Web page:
Get your fancy dress on and join the biggest names in darts as they battle it out to become the World Matchplay Darts Champion. The second biggest PDC event on the darts calendar, the World Matchplay has been held annually in the wonderful Empress Ballroom at the Winter Gardens in Blackpool since 1994. The intense format of the tournament ensures drama from start to finish over the course of 9 exciting days. Join the likes of Michael Van Gerwen, Phil Taylor, Gary Anderson, Raymond Van Barneveld, and other legends of the game with World Matchplay Darts Tickets at StubHub!
World Matchplay Milestones
The World Matchplay has been the scene of numerous highlights from the PDC over the years. In 2002, Phil Taylor hit the first ever nine-dart finish on a live broadcast for UK television, leading to incredible scenes of celebration. Since then, the World Matchplay has witnessed more nine-dart finished than any other PDC tournament including Raymond Van Barneveld in 2010, John Part in 2011, Michael Van Gerwen and Wes Newton in 2012, and Phil Taylor again in 2014. This is truly the tournament of champions and the best place to witness a nine-dart finish live!
As with so many PDC tournaments, Phil Taylor has dominated his opponents, holds numerous records, and has reached several milestones. He holds the record for longest unbeaten run in the Matchplay, stretching a total of 38 games from 2008 to 2015. His incredible achievements in the Matchplay include 16 final appearances with 15 victories, the highest average in a Matchplay final of 111.23, and the most number of nine-dart finishes in the tournament with 2 to his name.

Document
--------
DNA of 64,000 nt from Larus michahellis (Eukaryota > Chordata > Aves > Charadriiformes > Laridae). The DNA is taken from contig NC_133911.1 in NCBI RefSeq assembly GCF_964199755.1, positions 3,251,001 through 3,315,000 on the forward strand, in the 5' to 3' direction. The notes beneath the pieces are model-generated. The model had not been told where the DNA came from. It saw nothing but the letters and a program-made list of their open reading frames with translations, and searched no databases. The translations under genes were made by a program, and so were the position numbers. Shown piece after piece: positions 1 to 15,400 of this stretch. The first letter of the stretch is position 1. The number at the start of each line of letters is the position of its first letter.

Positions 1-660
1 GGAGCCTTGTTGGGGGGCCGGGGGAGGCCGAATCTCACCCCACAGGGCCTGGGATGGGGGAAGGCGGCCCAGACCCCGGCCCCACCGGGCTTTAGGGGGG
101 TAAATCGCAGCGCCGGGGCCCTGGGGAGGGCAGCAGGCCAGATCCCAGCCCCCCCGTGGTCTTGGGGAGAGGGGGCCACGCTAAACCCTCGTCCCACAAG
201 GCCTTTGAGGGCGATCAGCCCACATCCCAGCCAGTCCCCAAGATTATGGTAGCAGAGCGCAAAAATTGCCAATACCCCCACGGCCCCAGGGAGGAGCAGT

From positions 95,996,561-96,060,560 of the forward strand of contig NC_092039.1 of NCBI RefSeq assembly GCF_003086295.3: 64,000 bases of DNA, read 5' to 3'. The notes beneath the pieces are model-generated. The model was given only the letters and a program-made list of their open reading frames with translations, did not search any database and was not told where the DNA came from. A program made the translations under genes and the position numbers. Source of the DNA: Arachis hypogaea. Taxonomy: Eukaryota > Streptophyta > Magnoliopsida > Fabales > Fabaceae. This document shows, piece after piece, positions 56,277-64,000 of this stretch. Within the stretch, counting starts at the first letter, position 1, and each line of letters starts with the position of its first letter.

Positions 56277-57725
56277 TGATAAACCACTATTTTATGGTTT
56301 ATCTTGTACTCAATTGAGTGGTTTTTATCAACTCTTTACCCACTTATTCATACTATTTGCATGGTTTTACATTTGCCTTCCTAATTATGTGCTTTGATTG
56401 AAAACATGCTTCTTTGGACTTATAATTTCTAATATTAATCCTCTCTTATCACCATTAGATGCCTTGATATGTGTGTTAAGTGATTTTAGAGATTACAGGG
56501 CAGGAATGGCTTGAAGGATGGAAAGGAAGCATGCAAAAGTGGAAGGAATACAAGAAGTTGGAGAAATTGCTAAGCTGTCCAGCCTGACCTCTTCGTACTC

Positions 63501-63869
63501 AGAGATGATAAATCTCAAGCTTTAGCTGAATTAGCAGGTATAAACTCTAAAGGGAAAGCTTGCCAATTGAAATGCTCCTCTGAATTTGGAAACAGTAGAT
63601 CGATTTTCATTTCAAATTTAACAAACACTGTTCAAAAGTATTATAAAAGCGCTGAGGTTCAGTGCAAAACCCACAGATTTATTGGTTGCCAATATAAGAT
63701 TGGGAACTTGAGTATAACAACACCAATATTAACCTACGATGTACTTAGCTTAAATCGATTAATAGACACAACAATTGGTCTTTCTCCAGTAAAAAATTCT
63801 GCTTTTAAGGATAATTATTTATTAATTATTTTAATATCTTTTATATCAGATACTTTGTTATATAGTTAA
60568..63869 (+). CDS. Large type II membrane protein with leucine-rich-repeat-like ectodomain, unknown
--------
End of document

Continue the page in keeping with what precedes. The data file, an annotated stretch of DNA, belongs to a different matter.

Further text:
World Matchplay Historic and Record-Breaking Finals
Due to the format of the competition which requires a player to win by 2 clear legs, the tournament has witnessed some incredible games. Both the 1998 and 1999 finals went to an astonishing 36 legs before a player could stretch their lead to 2 legs and left the trophy. Even more incredibly, it was the same player, Rod Harrington, who held his nerve in both finals to gain victory. In 1998, Harrington defeated Ronnie Baxter by 19 legs to 17 to win the tournament. A year later he defeated Peter Manley by the same scoreline, equalling his own record for the longest Matchplay final.
Another final which will live long in the memory is the 2013 World Matchplay final.
Phil Taylor met his prodigy, Adrian Lewis, who he had trained, guided, and developed in the sport. A genuine master versus apprentice final, Taylor produced a display that shows why he is considered the greatest of all time. His 111.23 average is the record average score for a final in the Matchplay. However, what made the final even more special was Lewis' average of 105.92, a record average for a losing finalist.